How to develop compliant OPC-UA clients
The OPC Foundation established the OPC Certification program to help vendors verify that their products meet end-user requirements of plug-and-play interoperability, robust behavior and meet minimum performance expectations by providing well-defined behavior, documentation and Test Tools for the testing of OPC Servers and Clients.
QuickOPC has been certified for OPC compliance by OPC Foundation as “UA Generic Client” (http://www.opcfoundation.org/Default.aspx/certifiedproduct.asp?MID=Compliance&certificate=1312CS0045 ). Be aware that products can only be certified individually. Because QuickOPC is a toolkit for development of OPC clients, this certification does NOT automatically award or guarantee the OPC certification to the application(s) that you develop with the toolkit.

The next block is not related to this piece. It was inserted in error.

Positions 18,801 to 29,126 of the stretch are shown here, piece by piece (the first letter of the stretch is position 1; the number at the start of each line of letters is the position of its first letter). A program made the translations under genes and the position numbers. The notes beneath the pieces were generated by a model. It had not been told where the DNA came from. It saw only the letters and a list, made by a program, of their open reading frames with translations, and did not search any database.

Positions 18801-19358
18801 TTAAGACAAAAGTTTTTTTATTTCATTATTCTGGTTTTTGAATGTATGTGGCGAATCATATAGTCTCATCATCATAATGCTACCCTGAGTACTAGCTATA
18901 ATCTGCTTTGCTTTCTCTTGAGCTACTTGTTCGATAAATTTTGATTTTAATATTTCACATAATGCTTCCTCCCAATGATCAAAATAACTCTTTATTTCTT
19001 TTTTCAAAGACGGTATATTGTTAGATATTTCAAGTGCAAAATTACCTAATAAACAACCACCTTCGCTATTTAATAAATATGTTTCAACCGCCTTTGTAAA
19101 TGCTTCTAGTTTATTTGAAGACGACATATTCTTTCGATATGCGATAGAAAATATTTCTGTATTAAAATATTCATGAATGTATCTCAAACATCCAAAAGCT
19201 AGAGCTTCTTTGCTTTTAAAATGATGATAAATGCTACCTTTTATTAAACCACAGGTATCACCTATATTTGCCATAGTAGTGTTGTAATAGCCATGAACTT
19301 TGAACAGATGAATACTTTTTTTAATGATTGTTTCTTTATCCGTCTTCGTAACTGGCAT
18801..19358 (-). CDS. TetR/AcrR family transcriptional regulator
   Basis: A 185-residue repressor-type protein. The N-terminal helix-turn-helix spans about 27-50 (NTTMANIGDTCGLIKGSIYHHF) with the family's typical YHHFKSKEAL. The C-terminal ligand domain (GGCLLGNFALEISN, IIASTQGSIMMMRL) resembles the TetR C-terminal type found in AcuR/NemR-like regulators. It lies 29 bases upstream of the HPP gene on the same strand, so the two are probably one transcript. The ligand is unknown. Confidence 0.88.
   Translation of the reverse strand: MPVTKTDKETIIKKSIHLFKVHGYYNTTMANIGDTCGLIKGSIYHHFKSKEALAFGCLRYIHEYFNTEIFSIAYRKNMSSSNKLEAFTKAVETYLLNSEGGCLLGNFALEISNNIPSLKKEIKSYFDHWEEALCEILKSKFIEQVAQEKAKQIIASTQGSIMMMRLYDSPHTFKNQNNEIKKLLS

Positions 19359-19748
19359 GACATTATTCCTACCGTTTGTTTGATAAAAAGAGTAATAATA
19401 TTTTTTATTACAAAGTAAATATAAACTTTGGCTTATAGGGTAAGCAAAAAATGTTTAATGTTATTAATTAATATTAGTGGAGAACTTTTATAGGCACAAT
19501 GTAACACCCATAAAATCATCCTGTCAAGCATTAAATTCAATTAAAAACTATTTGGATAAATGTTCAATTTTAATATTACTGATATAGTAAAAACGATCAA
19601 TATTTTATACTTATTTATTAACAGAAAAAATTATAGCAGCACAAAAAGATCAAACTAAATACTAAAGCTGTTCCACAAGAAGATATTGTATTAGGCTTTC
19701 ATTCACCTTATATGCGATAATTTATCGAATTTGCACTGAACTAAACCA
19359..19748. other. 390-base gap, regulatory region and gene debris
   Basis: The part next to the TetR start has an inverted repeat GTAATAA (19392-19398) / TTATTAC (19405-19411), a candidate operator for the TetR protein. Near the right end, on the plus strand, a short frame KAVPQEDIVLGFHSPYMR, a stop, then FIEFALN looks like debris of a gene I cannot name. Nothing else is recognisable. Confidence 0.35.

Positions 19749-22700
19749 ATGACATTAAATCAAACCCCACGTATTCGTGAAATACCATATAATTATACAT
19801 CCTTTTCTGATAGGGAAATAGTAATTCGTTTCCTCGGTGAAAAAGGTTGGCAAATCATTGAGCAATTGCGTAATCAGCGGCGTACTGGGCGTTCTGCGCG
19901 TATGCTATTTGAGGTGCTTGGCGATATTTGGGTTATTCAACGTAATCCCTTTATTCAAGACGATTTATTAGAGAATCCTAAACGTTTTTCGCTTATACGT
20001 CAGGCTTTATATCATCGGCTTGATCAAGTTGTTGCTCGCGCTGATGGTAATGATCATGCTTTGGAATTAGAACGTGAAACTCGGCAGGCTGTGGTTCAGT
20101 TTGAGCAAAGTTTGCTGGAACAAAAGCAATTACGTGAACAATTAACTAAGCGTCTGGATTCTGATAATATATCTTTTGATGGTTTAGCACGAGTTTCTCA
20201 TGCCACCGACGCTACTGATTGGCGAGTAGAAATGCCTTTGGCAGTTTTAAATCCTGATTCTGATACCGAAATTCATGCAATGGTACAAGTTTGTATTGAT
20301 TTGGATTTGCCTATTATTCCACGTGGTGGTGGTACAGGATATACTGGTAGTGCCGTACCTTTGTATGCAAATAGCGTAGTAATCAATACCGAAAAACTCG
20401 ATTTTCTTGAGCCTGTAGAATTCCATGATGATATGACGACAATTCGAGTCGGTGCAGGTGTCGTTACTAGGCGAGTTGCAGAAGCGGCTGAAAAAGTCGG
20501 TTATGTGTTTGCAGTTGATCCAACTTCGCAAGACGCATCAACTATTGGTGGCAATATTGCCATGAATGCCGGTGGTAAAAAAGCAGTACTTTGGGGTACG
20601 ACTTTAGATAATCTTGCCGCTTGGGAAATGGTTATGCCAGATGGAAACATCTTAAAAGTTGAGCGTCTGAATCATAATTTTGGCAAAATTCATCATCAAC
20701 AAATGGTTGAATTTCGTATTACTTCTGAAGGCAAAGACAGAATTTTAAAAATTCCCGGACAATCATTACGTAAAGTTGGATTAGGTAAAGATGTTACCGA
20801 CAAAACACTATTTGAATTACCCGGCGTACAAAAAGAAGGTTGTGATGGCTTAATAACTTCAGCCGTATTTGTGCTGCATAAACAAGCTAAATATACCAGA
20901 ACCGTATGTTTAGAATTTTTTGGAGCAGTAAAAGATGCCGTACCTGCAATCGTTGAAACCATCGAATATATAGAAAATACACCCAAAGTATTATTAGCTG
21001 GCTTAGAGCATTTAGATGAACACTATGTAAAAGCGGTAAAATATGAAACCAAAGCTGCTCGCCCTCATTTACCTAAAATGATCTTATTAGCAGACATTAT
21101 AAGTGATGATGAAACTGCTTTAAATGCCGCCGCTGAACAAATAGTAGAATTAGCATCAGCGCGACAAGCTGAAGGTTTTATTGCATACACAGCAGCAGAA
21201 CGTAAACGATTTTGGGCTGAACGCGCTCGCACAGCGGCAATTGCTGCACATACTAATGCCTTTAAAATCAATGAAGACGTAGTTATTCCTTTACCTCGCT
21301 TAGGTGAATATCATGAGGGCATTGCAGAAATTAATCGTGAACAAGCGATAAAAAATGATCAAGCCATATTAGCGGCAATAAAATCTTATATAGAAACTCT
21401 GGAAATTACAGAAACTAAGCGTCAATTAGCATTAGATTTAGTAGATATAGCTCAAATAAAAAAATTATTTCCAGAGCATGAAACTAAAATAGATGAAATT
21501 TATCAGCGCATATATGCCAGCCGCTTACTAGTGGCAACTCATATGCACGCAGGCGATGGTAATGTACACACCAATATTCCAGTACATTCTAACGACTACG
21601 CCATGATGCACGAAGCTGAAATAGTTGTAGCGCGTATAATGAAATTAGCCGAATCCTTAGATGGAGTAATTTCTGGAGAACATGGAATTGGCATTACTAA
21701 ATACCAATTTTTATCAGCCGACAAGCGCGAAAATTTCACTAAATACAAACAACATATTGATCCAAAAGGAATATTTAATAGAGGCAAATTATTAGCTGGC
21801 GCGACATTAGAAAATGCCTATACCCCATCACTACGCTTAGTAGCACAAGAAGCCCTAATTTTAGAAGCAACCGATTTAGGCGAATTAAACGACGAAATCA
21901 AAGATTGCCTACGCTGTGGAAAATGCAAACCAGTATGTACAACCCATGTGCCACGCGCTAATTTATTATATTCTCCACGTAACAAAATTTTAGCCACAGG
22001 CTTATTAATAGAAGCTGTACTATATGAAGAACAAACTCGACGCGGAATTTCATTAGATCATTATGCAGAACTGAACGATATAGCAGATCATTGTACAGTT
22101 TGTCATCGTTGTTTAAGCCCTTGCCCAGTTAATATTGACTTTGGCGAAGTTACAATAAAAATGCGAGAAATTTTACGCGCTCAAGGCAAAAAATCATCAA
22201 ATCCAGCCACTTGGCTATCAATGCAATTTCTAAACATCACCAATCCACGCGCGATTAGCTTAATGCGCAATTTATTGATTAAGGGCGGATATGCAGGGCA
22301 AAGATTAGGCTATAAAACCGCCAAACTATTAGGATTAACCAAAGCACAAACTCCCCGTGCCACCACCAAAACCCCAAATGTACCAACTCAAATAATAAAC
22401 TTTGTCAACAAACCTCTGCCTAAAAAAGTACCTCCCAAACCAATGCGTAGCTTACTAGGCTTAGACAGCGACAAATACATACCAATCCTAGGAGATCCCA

Also, simply using QuickOPC in your application does not automatically guarantee that the application will be compliant with the OPC specifications, and/or pass the certification testing. The purpose of this document is to explain the steps you need to take to make your application OPC compliant, or pass the OPC certification testing.
Note that the OPC certification testing is performed by OPC Foundation. If you are interested in the certification, for its terms and conditions, and actual execution, please contact the OPC Foundation.
OPC COMPLIANCE TASKS
This section explains some of the tasks that are needed to make your application OPC compliant, and/or pass the OPC certification testing. Compliance-wise, you may generally have one of the two goals in mind:
- You want to develop an application that behaves in a compliant way on the OPC-UA communication level, without actually having it certified for OPC compliance.